In the interest of fairness, let’s establish something right away:
I think Insomnium is overrated.
They’re a Good Band, for sure. “The Day it All Came Down” (that chorus!), “The Killjoy,” and the majority of the tracks on Above the Weeping World qualify as elite melodeath. They do their thing and do it well.
But any Insomnium recommendation since roughly 2009 has left something to be desired.
They’re certainly very talented and have never released a straight-up bad album. But like many of the arguably overcelebrated acts still banging out thrash and crossover [veterans and youngbloods alike; don’t tell me that Overkill and Kreator still have something to say while scoffing at Power Trip, gramps], they’re awarded bonus points for carrying the torch of craftsmanship amongst the ruins of a largely dead genre. Mors Principum Est, Omnium Gatherum, and Insomnium go from “solid” to “exceptional” in the eyes of the publics when the talent pool has all but evaporated.
See? Look at this shit:
I can see why you might’ve glossed over The Duskfall, but come on, y’all. Yyrkoon and Detonation fucking wreck shit. WE COULD HAVE HAD RIFFS TOGETHER.
Instead, you’ve saddled me with Even More Tales From The Thousand Lakes.
Or at least that was always how I viewed this thing. But it’s been 10 years since I fired up Insomnium’s debut, let’s see if something has been in these halls all along.
[A]waiting for me.
This record marks a turning point for the genre. In a couple of years, lesser (yet still quite accomplished) acts like Noumena and Be’lakor would look to the somber, deliberate gait of these earlier Insomnium works for inspiration. This is where melodeath got serious, leaning more towards…well, Finland.
So, while unquestionably melodeath, Insomnium’s work on In the Halls of Awaiting has just as much in common with the Gothenburg sound as it does the early-aughts output Novembers Doom, Daylight Dies, or Swallow the Sun, despite being significantly more uptempo.
And in the first few tracks here, you can tell they were trying to find their footing, using pickslide superglue to patch disparate passages together, each one with carrying a flavor culled from a specific influence. It’s not terribly cohesive.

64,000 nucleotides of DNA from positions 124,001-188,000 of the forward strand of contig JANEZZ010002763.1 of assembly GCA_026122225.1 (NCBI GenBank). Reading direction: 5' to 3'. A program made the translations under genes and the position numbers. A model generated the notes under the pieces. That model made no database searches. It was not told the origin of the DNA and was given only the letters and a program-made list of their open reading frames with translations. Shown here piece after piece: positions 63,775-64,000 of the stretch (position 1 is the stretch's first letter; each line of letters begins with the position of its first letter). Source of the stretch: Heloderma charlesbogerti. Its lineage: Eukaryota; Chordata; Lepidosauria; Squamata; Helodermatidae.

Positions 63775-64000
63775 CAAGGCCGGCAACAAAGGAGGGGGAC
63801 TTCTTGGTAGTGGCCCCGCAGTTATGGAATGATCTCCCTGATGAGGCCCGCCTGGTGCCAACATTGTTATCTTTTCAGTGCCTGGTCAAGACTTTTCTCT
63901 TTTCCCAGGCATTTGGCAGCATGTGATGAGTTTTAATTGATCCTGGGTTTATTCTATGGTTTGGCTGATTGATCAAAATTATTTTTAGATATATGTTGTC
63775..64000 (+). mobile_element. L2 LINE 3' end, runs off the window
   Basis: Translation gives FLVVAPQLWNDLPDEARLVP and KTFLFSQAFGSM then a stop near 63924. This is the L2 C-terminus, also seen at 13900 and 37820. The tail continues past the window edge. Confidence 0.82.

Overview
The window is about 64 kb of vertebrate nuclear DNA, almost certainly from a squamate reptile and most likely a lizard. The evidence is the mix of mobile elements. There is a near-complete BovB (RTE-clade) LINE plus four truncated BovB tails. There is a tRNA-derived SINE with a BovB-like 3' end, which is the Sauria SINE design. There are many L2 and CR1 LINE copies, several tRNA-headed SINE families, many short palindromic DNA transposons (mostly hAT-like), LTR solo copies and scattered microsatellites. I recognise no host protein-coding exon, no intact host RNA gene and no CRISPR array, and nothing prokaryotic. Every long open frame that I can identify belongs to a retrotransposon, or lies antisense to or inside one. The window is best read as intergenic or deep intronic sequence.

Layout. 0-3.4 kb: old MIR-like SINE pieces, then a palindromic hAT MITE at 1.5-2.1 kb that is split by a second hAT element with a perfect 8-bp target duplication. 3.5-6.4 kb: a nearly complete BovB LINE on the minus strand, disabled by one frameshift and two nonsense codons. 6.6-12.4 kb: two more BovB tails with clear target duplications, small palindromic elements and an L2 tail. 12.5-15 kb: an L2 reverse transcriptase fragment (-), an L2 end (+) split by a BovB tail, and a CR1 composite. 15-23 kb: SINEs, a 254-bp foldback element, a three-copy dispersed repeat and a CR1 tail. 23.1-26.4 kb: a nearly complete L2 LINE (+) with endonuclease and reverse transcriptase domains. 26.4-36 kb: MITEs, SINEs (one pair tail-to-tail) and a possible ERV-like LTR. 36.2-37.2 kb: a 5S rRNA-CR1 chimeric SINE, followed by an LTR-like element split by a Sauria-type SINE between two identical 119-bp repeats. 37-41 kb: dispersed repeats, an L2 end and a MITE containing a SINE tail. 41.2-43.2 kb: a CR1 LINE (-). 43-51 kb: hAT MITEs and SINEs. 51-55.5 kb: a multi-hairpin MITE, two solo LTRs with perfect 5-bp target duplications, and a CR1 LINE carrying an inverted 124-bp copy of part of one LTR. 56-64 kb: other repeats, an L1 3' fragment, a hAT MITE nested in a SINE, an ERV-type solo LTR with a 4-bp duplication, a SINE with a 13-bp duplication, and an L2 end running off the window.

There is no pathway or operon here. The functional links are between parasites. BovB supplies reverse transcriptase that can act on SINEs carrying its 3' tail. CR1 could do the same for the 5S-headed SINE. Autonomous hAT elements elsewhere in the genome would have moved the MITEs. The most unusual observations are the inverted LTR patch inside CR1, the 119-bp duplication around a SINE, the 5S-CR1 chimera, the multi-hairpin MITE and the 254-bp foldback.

‘Til you get to “Dying Chant,” anyway, and it peels a whole slab off the 1000 Lakes hog:
Holy shit y’all HAVE I MENTIONED HOW MUCH THIS SOUNDS LIKE AMORPHIS’ ACCLAIMED 1994 ALBUM TALES FROM THE THOUSAND LAKES YET
But it’s great! Until about three minutes pass and you notice (again) that Insomnium still didn’t know how to construct a song in 2002.
Dark Tranquillity’s Euro-gangster vibe on Projector must’ve made a hell of an impression, because they’ve got that turn-of-the-century “this is also a shirt” leather jacket look on lock:
These are sad, serious young men that could also sell you a great pair of Rockports.
Artistic Badness: 2
The album title really doesn’t make sense. Setting that aside, by melodeath standards, this is a classy-ass album cover:
That a band is getting praise for just throwing some fuckin blue trees on the cover should tell you all you need to know about the state of heavy metal graphic design at the turn of the century. Again, though, Insomnium established a turning point here. The era of the Niklas Sundin knockoff was coming to a close, and they were one of the first to leave it behind.
In the Halls of Awaiting sounds exactly the same in 2018 as it did in 2002: Like a solid debut from a promising young band.
“Dying Chant” is fun as hell (by stone-faced Insomnium standards, anyway), and there’s some fast, burly shit on “Black Waters” and “The Bitter End” that really showcase vocalist Niilo Sevänen’s standout growl. But there’s nothing here they didn’t do better on their next two albums.
If you like Insomnium a lot, you’ll like this Insomnium record. If you’ve never heard Insomnium, go fire up Above The Weeping World.
Now, if you’ll excuse me, there are Yyrkoon and Detonation records that need some attention.